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ORIGINAL ARTICLE
Year : 2016  |  Volume : 6  |  Issue : 1  |  Page : 45-49

Short-term acute effects of gutkha chewing on heart rate variability among young adults: A cross-sectional study


1 Department of Physiology, C.M. Medical College and Hospital, Durg, Chhattisgarh, India
2 Department of Pharmacology, K. M. C., Manipal University, Manipal, Karnataka, India
3 Department of Paediatric Dentistry, MAHSA University, Kuala Lumpur, Malaysia
4 Department of Public Health Dentistry, Rungta College of Dental Sciences and Research, Bhilai, Chhattisgarh, India

Correspondence Address:
Navin A Patil
Department of Pharmacology, K. M. C., Manipal University, Manipal, Karnataka
India
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Source of Support: None, Conflict of Interest: None


DOI: 10.4103/2229-516X.174008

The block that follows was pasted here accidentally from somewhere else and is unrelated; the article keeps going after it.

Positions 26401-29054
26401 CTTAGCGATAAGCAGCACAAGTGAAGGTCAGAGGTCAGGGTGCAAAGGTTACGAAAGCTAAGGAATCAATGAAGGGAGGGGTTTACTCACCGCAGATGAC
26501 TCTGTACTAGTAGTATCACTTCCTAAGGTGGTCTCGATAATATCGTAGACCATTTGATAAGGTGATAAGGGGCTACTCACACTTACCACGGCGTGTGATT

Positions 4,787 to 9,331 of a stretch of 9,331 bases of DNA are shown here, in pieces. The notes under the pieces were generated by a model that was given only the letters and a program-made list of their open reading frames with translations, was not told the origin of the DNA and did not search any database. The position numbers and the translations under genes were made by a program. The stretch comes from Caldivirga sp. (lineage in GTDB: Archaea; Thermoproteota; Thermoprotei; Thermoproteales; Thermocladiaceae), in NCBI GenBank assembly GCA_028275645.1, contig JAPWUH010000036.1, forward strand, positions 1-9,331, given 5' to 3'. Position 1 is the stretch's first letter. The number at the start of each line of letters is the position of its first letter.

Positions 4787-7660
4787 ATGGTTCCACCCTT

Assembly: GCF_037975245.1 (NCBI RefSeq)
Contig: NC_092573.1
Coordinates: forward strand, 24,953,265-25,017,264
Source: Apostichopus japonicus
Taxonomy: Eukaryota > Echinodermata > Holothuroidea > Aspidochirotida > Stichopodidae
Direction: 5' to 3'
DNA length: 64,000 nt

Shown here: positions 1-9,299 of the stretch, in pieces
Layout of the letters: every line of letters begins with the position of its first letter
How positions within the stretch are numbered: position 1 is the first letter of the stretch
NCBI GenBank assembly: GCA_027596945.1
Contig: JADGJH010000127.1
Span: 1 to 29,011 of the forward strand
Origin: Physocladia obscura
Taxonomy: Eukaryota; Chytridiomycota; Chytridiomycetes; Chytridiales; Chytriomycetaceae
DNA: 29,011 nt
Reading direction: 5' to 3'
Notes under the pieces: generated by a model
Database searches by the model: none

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Background and Objectives: An increase in the consumption of smokeless tobacco has been noticed among high school, college students, and adults. Despite the antiquity and popularity of chewing tobacco in India, its effects have not been investigated systematically in humans. The aim of this study was to investigate acute effects of gutkha chewing on heart rate variability (HRV) among healthy young adults. Materials and Methods: A total of 60 young adult males were included in the study. Each individual was asked to chew tobacco and subjected to HRV analysis. HRV analysis using short-term electrocardiogram recording was used to measure HRV parameters before gutkha chewing and at 5, 15, and 30 min after chewing tobacco. One-way analysis of variance and paired t-test was used to assess changes over time. Results: There was a significant increase in heart rate (HR) during tobacco chewing. Mean HR at baseline measured 73.0 ± 6.2 bpm. There was a rise in mean HR to 83.7 ± 9.1 bpm at 5 min during tobacco chewing and gradual reduction to baseline observed after 15 min followed by no significant change till 30 min. The normalized low-frequency power and LF/high-frequency (HF) power ratio were elevated after 5 min; however, normalized HF power was reduced after 5 min tobacco chewing. Conclusion: Gutkha is closely associated with traditional cardiovascular risk factors as detected by a transient enhancing sympathetic activity during tobacco chewing in the form of increased HRV parameters or an imbalance between sympathetic and parasympathetic neural activity among healthy young adults.


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